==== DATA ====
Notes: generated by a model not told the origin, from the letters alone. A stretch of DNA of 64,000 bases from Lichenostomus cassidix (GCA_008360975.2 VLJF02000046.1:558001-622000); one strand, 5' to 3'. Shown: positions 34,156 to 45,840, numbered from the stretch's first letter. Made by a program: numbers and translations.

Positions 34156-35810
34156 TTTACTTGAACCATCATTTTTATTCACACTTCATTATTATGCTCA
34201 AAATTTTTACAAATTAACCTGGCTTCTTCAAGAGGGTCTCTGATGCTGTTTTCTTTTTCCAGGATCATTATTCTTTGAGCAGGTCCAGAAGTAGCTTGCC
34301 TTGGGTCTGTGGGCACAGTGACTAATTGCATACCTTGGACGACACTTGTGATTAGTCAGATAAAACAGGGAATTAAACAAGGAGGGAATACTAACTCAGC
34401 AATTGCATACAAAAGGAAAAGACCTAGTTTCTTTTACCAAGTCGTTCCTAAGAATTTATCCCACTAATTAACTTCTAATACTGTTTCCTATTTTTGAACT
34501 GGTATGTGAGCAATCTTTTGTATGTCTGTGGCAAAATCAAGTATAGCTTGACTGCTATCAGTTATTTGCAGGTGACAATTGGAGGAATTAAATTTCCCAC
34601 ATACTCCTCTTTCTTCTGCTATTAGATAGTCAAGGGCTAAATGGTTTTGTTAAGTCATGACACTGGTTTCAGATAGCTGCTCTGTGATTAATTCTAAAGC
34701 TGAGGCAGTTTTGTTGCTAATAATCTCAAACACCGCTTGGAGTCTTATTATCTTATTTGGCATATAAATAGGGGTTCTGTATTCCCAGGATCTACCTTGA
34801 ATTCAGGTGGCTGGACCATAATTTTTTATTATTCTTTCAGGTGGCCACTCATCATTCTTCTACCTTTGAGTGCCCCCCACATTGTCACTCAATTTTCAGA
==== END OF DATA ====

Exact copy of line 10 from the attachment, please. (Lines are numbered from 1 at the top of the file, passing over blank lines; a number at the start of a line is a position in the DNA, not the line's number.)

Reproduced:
34801 ATTCAGGTGGCTGGACCATAATTTTTTATTATTCTTTCAGGTGGCCACTCATCATTCTTCTACCTTTGAGTGCCCCCCACATTGTCACTCAATTTTCAGA